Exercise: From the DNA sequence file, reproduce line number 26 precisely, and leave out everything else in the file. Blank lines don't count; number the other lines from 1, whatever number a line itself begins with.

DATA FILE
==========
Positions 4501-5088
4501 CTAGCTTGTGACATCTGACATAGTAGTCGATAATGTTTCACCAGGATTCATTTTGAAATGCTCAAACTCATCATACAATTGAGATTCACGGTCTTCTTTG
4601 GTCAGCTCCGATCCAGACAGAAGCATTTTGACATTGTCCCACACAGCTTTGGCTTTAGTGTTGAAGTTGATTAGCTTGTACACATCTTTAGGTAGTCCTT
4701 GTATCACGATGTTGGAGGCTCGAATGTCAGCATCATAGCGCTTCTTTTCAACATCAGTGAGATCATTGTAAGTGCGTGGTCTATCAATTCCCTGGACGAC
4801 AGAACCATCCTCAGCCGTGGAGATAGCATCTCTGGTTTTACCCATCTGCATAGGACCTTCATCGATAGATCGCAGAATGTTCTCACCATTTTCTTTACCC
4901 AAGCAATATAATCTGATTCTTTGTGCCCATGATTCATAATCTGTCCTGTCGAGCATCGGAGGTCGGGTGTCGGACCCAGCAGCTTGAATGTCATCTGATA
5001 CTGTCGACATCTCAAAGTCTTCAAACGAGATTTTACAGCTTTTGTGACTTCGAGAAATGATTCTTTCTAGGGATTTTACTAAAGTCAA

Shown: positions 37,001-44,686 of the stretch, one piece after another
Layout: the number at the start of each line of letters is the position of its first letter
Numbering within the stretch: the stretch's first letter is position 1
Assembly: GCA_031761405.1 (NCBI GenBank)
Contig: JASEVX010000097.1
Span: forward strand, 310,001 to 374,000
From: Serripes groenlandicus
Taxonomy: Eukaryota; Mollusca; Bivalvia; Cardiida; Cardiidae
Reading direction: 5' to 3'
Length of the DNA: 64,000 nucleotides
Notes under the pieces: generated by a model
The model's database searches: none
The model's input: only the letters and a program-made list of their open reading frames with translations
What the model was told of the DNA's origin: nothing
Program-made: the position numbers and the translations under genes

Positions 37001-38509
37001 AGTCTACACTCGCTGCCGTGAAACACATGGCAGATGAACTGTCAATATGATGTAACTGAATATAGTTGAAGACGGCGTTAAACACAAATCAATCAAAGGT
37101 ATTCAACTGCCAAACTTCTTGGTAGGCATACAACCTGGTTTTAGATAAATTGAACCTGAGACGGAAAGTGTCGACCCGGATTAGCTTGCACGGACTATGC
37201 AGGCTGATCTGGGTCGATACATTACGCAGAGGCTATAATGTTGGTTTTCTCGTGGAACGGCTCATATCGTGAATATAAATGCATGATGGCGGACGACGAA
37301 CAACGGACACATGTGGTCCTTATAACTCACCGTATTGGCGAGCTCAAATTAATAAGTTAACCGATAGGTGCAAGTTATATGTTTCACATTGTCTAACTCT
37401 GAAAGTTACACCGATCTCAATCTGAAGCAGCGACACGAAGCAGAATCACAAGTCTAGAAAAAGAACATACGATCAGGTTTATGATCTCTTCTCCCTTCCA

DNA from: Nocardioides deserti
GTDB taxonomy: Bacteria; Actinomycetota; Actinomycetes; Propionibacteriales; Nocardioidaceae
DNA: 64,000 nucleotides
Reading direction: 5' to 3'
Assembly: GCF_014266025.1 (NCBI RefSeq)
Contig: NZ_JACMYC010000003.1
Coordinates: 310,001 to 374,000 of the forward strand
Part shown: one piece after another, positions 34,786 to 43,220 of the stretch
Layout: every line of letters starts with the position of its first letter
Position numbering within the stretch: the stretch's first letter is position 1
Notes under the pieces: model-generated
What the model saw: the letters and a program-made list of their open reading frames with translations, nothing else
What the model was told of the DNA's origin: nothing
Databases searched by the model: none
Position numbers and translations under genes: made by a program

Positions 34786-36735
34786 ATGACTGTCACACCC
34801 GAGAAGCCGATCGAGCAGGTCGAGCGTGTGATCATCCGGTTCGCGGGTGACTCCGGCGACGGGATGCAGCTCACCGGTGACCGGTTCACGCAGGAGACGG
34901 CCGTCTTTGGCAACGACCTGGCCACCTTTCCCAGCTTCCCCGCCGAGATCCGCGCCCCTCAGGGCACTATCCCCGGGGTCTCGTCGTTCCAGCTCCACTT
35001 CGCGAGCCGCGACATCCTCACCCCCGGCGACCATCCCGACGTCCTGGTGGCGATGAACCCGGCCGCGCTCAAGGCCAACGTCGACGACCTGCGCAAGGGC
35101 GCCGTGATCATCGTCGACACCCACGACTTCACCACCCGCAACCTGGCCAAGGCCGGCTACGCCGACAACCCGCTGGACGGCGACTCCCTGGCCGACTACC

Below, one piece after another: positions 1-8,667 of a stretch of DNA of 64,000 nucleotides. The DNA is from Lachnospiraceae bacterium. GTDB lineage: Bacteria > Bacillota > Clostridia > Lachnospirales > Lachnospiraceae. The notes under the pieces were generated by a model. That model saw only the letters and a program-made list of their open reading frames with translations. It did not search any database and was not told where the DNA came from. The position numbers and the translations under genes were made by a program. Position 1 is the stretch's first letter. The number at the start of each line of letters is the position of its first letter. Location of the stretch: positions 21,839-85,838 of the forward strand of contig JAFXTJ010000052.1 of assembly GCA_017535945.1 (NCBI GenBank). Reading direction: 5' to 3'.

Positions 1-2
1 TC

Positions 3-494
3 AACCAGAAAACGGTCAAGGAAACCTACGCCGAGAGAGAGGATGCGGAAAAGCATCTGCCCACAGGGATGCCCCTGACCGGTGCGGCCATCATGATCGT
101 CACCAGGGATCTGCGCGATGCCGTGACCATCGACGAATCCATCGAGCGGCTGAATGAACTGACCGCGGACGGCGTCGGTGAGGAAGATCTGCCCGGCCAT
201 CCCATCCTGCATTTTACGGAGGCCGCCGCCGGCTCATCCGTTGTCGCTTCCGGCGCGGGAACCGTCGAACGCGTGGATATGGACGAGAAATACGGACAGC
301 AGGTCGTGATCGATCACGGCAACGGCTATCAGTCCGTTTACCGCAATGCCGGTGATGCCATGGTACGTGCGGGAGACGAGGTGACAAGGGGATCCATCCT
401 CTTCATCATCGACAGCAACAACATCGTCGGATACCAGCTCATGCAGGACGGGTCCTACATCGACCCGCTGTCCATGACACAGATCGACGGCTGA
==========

37201 AGGCTGATCTGGGTCGATACATTACGCAGAGGCTATAATGTTGGTTTTCTCGTGGAACGGCTCATATCGTGAATATAAATGCATGATGGCGGACGACGAA